Contrasting comments from Mauricio Pochettino show that the Spurs manager has been a little hypocritical in his stance on diving in the past.

Spurs were awarded two penalties at Anfield on Sunday afternoon with the second helping the North London outfit earn a point at the death when it looked as though Mohamed Salah had won the game for Liverpool with an incredible goal.

The first penalty awarded, the most contentious and the one that Harry Kane failed to score, has sparked huge debate among football fans about diving and columns in many newspapers this week have been devoted to simulation.

Some have argued that there is a place in the game for the “dark arts” while others have bluntly refused to believe that cheating can be tolerated. Mauricio Pochettino has said that he believes English football’s moral fixation with diving is “killing the game.”

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Dele Alli was booked by Jon Moss at Anfield for simulation as the 21-year-old went down in the box without being touched. The dive was responded to with outrage from Dejan Lovren and Andy Robertson, with the former having a dig at Alli on Instagram.

Lovren’s centre back partner on the night Virgil van Dijk has also branded Harry Kane a cheat after the Englishman simulated contact with Loris Karius to earn himself a penalty.

The Dutchman also thinks that Erik Lamela went down too easily to win a spot-kick at the death.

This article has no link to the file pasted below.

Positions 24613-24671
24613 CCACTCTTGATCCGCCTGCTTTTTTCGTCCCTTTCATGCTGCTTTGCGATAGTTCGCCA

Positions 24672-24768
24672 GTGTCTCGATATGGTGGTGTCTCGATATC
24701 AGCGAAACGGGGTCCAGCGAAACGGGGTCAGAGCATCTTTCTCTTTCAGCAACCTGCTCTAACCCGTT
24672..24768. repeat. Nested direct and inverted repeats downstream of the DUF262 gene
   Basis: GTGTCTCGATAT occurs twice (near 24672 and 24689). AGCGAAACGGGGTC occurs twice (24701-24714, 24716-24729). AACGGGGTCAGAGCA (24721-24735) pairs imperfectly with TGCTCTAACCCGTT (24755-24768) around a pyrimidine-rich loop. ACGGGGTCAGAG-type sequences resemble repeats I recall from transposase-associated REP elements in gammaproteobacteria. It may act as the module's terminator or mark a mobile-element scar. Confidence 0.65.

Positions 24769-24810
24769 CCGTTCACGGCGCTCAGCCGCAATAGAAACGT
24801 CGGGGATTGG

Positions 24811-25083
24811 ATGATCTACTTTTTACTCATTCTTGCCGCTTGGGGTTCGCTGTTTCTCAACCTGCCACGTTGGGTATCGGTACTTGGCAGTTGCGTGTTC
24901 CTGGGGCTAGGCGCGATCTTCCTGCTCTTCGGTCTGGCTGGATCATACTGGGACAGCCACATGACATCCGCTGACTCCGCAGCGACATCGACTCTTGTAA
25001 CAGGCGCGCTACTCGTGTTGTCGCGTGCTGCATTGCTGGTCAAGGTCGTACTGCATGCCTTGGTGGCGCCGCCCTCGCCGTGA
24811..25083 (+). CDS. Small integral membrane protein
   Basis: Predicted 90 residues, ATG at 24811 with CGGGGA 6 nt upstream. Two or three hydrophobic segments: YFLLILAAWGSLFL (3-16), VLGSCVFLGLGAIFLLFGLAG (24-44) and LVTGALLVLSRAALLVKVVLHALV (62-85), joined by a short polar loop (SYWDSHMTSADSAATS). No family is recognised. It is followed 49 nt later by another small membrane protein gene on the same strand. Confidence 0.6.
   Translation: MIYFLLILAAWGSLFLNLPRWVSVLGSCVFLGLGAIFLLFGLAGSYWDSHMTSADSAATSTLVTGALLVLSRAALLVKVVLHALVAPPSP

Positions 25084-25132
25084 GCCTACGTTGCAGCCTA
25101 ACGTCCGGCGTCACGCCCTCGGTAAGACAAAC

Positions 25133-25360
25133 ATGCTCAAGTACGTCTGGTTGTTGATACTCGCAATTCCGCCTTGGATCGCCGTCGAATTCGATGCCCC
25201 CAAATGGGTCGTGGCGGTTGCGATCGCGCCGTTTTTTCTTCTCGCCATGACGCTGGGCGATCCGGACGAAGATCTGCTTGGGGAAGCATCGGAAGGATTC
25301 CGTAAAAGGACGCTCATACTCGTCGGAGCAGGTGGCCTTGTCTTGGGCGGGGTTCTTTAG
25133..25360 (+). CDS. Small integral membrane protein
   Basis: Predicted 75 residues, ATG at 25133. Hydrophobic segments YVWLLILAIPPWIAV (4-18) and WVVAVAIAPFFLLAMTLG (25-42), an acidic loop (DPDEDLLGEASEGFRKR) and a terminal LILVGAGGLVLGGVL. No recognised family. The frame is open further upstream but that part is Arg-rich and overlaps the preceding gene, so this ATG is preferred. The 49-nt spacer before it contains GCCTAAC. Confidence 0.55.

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And yet, despite the fact that it’s clearly the other way around, Mauricio Pochettino believes English football’s moral fixation over diving is killing football.

The Spurs boss told reporters after the game on Merseyside: “Football is about trying to trick your opponent – yes or no?

Tactics – what does ‘tactic’ mean? When you do tactics, it is to try to trick the opponent. You play on the right, but you finish on the left. Twenty years ago, thirty years ago, we all congratulated a player when he tricks the referee like this.

That is the football that I was in love with when I was a child. Yes, in Argentina, but in England too. You believe that in England you were honest and always perfect?”

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I cannot help but vehemently disagree Pochettino on diving. At the end of the day, there is nothing tactical about it – there is only the fact that it’s cheating and in a sport where fans pay so much money to see there team win, that cannot be determined by a dive.

If so, where do we draw the line? If deception of the referee is tactical then surely handling the ball out of sight of the officials would be acceptable?

If Luis Suarez had somehow managed to escape being in sight of the referee when he punched the ball off the line in the 2010 World Cup then that would, technically, according to Pochettino, be successful duping of a referee and should be applauded.

He would, in this world of upside downs, be congratulated for eliminating an entire nation in Ghana from the World Cup. As it so happened, Asamoah Gyan missed the penalty that was awarded and Suarez was branded a cheat – and rightly so.

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Despite his comments on diving on Sunday, Pochettino seemingly had a different view on the matter just a few months ago, reproaching Dele Alli for diving against Huddersfield in September.

The Argentine said last year: “This type of action doesn’t help him, doesn’t help the team and doesn’t help football.

“We have been talking in the last few years about fair play, to be honest. I think he is improving a lot and learning but still he must learn.”